The Board of Trustees has officially placed a salary cap on newly hired presidents of all California State Universities. The new policy at hand states, “Compensation paid by state general funds for newly hired CSU presidents to be no more than 10 percent above the previous incumbent’s base pay.”
This change of policy resulted from the controversy regarding the salary of San Diego State President Elliot Hirshman. His annual salary of $400,000 is $100,000 more than that of his predecessor, Dr. Stephen L. Weber.
If this policy had been enacted before Hirshman was hired last year, his base pay would be capped at $325,000.
California Gov. Jerry Brown and several statewide officials were outraged to learn that the Board of Trustees had passed Hirshman’s salary, calling it “excessive.”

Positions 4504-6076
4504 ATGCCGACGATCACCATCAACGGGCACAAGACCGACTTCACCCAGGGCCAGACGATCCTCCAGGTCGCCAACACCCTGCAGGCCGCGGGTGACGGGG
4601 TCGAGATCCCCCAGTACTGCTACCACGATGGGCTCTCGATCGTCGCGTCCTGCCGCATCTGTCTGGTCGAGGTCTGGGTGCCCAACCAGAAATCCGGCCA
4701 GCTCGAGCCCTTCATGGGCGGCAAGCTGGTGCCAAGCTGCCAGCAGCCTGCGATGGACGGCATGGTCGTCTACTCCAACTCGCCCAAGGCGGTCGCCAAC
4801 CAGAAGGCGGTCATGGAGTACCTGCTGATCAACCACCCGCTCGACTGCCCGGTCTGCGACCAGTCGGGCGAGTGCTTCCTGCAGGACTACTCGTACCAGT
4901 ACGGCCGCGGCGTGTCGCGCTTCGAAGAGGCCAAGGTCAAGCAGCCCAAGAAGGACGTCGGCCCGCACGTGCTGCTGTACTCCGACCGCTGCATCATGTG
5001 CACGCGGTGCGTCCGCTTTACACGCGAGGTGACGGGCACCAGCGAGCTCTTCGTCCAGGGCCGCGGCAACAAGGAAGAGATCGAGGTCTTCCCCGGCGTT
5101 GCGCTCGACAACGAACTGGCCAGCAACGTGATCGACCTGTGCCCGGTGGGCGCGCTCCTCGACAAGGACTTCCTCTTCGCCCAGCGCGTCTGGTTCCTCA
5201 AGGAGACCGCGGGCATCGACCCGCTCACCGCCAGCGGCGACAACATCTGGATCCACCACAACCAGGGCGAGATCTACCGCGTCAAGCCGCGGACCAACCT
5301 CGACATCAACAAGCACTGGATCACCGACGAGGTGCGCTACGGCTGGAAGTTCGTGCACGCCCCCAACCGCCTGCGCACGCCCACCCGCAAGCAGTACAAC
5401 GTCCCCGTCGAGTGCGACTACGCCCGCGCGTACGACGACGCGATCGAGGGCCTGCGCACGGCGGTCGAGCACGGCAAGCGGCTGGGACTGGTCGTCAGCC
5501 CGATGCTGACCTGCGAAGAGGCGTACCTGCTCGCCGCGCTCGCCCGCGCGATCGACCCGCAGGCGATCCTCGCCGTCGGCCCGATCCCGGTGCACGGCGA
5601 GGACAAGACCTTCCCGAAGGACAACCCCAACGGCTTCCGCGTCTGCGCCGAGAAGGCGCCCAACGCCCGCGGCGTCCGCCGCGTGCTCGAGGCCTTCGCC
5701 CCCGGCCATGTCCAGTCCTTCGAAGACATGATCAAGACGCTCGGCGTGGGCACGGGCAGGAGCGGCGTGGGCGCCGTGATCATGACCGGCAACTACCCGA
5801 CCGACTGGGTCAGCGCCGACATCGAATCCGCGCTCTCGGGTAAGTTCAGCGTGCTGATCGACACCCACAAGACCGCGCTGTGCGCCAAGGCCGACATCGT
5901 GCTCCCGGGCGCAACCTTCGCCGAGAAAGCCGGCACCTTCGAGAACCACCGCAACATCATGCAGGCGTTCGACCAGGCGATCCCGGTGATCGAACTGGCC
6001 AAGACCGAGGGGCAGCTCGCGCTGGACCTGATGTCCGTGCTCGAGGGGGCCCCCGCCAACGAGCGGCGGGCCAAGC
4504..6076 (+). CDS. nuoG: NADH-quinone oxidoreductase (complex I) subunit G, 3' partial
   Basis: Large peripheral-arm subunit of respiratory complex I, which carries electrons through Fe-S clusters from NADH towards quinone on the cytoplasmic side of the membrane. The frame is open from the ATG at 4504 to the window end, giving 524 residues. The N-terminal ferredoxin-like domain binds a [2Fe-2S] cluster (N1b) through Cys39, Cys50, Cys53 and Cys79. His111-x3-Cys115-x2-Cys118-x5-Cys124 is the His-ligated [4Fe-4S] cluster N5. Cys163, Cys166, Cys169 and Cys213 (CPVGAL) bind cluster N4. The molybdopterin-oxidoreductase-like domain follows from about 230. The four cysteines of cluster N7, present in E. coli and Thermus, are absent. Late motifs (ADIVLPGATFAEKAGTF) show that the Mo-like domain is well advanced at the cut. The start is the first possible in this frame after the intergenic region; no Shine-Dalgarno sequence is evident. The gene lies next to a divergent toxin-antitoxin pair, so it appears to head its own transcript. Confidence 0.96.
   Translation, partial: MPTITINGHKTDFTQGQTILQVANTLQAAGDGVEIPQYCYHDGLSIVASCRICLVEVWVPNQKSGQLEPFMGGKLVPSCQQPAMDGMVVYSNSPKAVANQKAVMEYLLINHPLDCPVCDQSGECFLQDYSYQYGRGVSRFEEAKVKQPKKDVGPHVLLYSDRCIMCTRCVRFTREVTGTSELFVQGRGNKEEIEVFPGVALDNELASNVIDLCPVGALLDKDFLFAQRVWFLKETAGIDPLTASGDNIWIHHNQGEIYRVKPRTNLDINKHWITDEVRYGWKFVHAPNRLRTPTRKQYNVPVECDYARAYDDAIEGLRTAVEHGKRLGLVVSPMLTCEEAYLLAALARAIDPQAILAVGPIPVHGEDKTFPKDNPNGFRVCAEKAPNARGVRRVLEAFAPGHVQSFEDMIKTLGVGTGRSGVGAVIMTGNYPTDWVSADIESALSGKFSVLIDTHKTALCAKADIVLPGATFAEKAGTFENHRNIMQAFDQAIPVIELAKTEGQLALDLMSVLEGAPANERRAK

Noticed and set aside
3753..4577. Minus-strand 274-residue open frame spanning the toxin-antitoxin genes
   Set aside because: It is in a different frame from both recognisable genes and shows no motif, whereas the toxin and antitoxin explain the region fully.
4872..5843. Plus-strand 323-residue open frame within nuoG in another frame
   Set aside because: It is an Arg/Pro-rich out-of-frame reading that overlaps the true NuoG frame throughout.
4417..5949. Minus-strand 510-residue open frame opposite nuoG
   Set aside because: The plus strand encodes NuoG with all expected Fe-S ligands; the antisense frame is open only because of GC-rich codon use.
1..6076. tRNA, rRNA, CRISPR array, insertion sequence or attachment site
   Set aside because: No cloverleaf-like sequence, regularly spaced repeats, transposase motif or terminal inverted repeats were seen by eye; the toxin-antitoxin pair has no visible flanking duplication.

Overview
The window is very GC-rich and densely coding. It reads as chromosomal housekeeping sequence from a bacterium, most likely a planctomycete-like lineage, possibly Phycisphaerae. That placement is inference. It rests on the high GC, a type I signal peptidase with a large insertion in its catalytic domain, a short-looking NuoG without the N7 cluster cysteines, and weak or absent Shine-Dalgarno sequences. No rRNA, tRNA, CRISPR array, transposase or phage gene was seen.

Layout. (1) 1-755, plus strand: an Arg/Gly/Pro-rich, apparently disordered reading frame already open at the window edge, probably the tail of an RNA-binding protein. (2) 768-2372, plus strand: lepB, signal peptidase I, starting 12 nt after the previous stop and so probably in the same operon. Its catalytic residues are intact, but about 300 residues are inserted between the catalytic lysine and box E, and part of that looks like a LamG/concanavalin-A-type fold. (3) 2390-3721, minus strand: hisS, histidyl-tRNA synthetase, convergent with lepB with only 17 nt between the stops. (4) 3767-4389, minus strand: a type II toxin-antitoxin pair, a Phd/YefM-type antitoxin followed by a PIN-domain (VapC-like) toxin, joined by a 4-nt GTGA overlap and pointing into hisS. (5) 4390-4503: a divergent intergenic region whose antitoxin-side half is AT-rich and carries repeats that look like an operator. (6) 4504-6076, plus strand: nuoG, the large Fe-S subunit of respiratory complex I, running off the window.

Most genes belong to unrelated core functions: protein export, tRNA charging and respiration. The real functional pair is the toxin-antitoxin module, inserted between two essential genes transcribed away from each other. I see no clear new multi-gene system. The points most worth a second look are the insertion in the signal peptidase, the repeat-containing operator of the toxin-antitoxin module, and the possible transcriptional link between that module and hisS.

Brown said there should not be such a disproportionate raise for Hirshman and other CSU presidents during California’s budget crisis.
CSU Board Chair Herbert Carter said with this new salary cap the board will hire competent and qualified presidents while adhering to realistic budget constraints.
Along with the salary cap, the Board of Trustees has also approved a new comparator list to determine the incoming president’s compensation. Previously, there was a 40 percent salary gap between presidents on the list who made as much as $2 million annually, compared to CSU presidents who made only $280,000, according to a news release.
“The new compensation limits, and the more relevant tiered list of comparator institutions, will give stakeholders a good benchmark of where presidential compensation will be set as we move forward,” Carter said.
The new policy is being implemented as Fullerton, Northridge, San Bernardino, San Francisco and California Maritime Academy are in search of new presidents.